Made in Britain

Made in Britain

View full screen - View 1 of Lot 84. BEN NICHOLSON | MAY 1955 (GREEN CHISEL).


Auction Closed

September 10, 03:41 PM GMT


80,000 - 120,000 GBP

Lot Details





signed and titled on the canvas overlap

oil and pencil on canvas

61 by 61cm.; 24 by 24in.

The Artist, by whom gifted to Dartington Hall, Devon, 1963

Acquired from the above by Waddington Galleries, London

Jennifer Pinto Benzaquen, New York, circa 1993

Offer Waterman, London, from whom acquired by the present owner

Herbert Read, Ben Nicholson: Work Since 1947, Vol. II, Lund Humphries, London, 1956, cat. no.44, illustrated, unpaginated;

Norbert Lynton, Ben Nicholson, London, 1993, cat. no.276, illustrated p.290.

We are grateful to Dr Lee Beard for his kind assistance with the cataloguing of the present work.

During the 1930s, Nicholson had built up an important network of connections within the European avant-garde, particularly in Paris, and the isolation of the war years saw a move in his work away from the pure abstraction he had been pursuing towards a style influenced heavily by the landscape. However, after the end of the Second World War, his style became increasingly abstract once more, this time working within a deconstructed still-life idiom. May 1955 (green chisel) dates from this extraordinarily innovative period for the artist.

Norbert Lynton describes these still-lifes and their relation to the works that had come before: ‘It is striking that in many of the major paintings of the early to mid-1950s, BN's still life has to exist without the partnering landscape he had accustomed us to… Our attention is sought first by the play of lines that represent the still life, secondly by the supporting planes that were the table, and only thirdly by the wider setting and its implications of space and location. Each element has surrendered the major part of what made it recognizable, and thus these still life compositions strike one as abstract, though their mode of abstraction is utterly different from that of the white reliefs’ (Norbert Lynton, Ben Nicholson, Phaidon, London, 1993, p.252).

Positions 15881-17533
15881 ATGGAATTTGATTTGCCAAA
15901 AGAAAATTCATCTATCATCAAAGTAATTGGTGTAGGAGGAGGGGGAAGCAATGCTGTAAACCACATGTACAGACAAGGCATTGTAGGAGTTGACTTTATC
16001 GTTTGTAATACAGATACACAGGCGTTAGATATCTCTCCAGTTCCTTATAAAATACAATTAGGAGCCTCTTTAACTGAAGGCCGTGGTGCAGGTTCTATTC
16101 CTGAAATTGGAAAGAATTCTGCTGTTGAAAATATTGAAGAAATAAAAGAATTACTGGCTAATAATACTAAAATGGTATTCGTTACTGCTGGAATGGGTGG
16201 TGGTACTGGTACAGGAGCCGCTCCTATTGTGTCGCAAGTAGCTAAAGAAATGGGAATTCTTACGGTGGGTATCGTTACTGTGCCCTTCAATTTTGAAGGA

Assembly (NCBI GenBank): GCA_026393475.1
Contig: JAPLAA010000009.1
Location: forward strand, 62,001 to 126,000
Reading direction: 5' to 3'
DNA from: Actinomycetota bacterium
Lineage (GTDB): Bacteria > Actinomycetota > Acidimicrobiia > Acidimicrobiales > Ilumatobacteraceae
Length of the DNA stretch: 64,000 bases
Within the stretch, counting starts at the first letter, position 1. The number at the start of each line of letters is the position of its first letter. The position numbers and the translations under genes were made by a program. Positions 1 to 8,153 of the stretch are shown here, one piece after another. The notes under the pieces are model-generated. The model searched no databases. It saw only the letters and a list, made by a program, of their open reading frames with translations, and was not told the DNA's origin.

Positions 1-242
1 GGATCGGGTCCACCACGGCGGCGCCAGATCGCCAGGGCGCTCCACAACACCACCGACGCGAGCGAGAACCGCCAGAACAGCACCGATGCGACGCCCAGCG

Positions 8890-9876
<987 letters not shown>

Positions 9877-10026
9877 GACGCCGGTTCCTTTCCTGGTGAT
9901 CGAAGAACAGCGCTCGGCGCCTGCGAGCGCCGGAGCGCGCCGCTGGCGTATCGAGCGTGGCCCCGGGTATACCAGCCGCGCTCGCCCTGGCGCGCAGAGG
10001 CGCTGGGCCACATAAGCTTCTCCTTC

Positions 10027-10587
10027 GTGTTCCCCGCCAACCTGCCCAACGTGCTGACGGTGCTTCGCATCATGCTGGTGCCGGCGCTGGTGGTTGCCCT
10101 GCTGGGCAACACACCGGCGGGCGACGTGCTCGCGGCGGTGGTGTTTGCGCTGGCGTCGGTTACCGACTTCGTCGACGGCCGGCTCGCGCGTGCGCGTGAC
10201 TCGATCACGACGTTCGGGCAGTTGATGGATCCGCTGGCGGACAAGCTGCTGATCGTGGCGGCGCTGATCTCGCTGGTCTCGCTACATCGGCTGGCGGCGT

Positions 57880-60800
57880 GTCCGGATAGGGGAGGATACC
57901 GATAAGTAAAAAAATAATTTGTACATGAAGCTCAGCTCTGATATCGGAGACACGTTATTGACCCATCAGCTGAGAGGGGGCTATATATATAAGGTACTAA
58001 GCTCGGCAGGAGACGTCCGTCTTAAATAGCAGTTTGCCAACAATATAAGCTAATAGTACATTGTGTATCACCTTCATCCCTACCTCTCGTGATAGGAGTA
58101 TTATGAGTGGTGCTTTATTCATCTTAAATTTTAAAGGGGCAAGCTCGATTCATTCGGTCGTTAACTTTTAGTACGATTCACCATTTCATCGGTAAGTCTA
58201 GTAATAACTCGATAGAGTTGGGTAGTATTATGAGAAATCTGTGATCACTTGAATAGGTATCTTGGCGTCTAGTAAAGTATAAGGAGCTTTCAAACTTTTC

May 1955 (green chisel) focuses directly on the table top objects themselves; the goblet, carafe and jug each delineated in Nicholson's trademark style. Although it was painted in 1955, the present work is highly reminiscent of Nicholson's style that he developed in the 1920s when he had first married Winifred and when they travelled together in Europe and experienced the French avant-garde at first hand. The stylised lines and interlocking forms of the still life in May 1955 (green chisel) clearly allude to the cubist influences that Nicholson discovered in the first decade of the 20th Century.

The distinctive surface of May 1955 (green chisel) is also significant. The underlying ground is clearly visible beneath the multi-layered paint surface and, as such, draws attention to the physical nature of the canvas itself. Winifred highlighted that it was Christopher Wood who introduced her and Ben to this technique of 'painting on dries fast, you can put it over old pics' (Winifred Nicholson, Kit, unpublished memoir, Tate Gallery Archive 723.100, p.25). It created a firm painting ground that was visible beneath the painted image. In the present work, the paint surface takes on an additional three dimensional quality as the bold pencil drawing literally incises the surface almost punctuating the canvas itself.

A pioneer of abstraction, Ben Nicholson was undoubtedly considered one of Britain’s pre-eminent artists by 1955 when May 1955 (green chisel) was painted, and he received recognition on a global stage in these years: Nicholson won first prize at the Carnegie International, Pittsburgh in 1952, was selected to represent Britain at the Venice Biennale in 1954, and had his first high profile retrospective at the Tate, London in the summer of 1955.